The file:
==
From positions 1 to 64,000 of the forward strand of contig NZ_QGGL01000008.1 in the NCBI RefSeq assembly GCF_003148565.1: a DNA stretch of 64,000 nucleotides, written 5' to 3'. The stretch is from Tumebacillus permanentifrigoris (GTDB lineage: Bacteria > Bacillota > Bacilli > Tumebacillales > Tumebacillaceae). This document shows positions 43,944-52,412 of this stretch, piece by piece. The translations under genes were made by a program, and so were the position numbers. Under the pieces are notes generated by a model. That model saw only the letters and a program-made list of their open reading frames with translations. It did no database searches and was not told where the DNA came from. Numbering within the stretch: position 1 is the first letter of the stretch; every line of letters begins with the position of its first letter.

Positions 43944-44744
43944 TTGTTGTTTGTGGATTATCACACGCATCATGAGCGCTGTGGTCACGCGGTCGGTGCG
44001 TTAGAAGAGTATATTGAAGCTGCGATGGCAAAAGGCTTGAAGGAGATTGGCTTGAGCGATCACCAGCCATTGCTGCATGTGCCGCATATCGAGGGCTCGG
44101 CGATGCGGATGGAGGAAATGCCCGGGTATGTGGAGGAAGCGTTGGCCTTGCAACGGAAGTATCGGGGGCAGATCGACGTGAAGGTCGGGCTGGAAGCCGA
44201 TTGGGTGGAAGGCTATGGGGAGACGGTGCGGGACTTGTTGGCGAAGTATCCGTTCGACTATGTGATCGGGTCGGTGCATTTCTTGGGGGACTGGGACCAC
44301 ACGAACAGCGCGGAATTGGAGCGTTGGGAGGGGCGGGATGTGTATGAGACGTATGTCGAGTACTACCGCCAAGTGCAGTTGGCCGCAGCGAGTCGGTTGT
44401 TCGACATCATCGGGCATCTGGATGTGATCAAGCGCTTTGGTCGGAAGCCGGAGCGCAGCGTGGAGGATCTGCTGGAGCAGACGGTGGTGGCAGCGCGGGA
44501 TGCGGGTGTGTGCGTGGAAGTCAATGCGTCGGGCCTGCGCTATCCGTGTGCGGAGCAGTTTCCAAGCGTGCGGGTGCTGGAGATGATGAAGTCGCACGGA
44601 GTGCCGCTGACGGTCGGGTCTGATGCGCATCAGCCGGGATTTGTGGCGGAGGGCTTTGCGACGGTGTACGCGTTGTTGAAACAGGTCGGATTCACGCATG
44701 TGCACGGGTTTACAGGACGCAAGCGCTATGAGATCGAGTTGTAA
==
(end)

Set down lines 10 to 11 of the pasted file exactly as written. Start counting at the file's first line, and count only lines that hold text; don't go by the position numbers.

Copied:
44601 GTGCCGCTGACGGTCGGGTCTGATGCGCATCAGCCGGGATTTGTGGCGGAGGGCTTTGCGACGGTGTACGCGTTGTTGAAACAGGTCGGATTCACGCATG
44701 TGCACGGGTTTACAGGACGCAAGCGCTATGAGATCGAGTTGTAA